Though I am new to Masonry, Masonry is not new to me. I became a Master Mason at 67 years of age and my only regrets were that I didn’t do it when I was 21 and that I was not able to have my father sign my petition. My father was very prominent in his lodge and especially as Commander of his Knights Templar Commandery. My father signed me up for DeMolay where I was very active and for the most of my tenure was the Secretary/Treasurer of my chapter.

My career took me to live all over the United States and consequently I never petitioned a lodge. I came home to care for my father after being estranged from the family for 32 years. Dad said in a conversation that he would sign my petition and pay my dues and help me study for my degrees. Well, dad was 95 with great intentions and it just never happened. My father was a great man for imparting all types of wisdom and some which at times was humorous while being true. One thing he said to me about my desire to become a Mason was this, “Son, being a Mason will improve every aspect of your life and will make you a better man. While you’ll never be disappointed in what Masonry has to teach you, you may at times be disappointed in some of your brother Masons.” Well, we’re all human and when you enter the human element you are often disappointed.

I didn’t have many friends through the years, probably from moving around a lot and being naturally kind of a loner. I’m widowed and live alone. After laying dad to rest I asked his closest friend and golf buddy if he would sign my petition. After saying yes, he came back to me and said, “You know, I’m over 80 years old and don’t have much energy for that but I have a really close friend who pretty much runs the Masonic Temple and with his name on your petition and your dad’s name in the Temple you won’t have a problem. I’ll have him call you.” A week or so later I got a call, “I hear you’re interested in becoming a Mason.” The man went on to tell me “You know, your dad, and my dad used to study for their degrees together.” I said I wasn’t surprised by that as my dad was very involved with his lodge. The man went on, “You don’t recognize me do you.” He told me his name and I nearly passed out. We grew up together, went through DeMolay together and were friends through High School and I hadn’t seen him since. We are now very close friends, and he has been at my side every step of the way.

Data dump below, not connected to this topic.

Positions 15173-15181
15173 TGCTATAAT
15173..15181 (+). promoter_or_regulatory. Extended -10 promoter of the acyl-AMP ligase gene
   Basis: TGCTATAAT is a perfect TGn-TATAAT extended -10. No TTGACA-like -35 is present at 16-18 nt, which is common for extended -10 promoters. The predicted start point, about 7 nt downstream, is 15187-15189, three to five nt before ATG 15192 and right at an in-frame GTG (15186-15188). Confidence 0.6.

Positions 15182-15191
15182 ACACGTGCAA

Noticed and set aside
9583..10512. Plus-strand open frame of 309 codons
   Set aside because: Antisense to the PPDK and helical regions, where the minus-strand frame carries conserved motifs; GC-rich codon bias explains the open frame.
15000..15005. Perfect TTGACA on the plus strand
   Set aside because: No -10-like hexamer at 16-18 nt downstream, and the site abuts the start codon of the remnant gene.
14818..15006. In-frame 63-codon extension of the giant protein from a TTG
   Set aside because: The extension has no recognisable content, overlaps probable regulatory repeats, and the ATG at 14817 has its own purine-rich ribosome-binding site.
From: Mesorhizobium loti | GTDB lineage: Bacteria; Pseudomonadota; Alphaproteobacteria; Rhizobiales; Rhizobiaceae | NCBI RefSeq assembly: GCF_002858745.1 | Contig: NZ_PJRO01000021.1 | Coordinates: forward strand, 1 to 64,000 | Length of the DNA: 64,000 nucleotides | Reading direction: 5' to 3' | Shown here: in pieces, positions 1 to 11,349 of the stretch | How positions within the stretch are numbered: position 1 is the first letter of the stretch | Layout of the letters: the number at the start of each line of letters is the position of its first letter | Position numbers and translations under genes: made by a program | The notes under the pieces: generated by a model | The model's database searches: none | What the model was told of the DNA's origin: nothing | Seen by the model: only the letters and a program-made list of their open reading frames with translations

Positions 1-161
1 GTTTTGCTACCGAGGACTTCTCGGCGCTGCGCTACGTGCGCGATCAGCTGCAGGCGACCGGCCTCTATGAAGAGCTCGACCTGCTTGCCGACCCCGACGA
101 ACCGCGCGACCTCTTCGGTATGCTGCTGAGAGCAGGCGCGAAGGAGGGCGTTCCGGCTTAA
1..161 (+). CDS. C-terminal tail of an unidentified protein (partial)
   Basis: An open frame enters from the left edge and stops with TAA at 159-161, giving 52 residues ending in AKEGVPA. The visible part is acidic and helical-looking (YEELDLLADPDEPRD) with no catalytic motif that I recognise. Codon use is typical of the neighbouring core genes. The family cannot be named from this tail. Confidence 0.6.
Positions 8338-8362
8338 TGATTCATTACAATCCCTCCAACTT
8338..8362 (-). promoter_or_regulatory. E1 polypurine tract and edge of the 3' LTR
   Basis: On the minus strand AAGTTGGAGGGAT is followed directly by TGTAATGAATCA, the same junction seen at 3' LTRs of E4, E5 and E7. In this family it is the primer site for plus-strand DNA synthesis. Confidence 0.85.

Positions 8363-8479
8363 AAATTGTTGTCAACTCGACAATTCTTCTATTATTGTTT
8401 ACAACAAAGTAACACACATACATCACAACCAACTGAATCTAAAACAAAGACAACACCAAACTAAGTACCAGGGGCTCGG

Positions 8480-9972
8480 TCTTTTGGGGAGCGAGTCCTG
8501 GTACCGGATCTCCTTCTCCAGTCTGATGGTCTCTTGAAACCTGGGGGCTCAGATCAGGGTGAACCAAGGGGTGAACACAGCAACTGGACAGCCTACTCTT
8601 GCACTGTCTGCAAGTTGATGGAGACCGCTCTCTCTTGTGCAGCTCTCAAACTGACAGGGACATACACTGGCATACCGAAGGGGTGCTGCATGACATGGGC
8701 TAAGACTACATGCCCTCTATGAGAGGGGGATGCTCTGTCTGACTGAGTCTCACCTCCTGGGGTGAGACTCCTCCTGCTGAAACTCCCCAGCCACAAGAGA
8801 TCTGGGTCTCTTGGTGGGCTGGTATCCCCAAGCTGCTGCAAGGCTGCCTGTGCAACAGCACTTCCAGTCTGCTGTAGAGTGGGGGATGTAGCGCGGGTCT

My plan is to follow York Rite to Knight’s Templar and follow my father, grand father and great grandfather’s footsteps. I became a 32nd degree Mason last November and in yesterday’s mail I received my certificate. As I looked at it, the tears streamed down my face and I looked up and just said, ‘Well how about that,Pop, what do you think about this!”

My health is taking a few new turns and being without family and only a few friends causes one to think. While I hope to be more active and make more friends which I’ve already started to do, I know that I have a place to go if I need to, if living on my own becomes dangerous.

When I go to my lodge meetings there are times when we barely can fill the seats of the officers. I sit there and imagine that lodge hall in my father’s day or in the day of my ancestors that belonged to that lodge. I imagine the room filled to capacity. I remember parades in town with huge formations and drills by the Knights Templar and large announcements in the newspaper for installations of officers of the lodges. Times change. I hope the pendulum will begin to swing the other way. With the world
seeming to crumble around our shins we need more Masons, we need more good men and continue to make good men better. I wish I could meet every Mason out there!

Rodger Daye 32nd Degree Valley of Dayton
Anthony Lodge # 455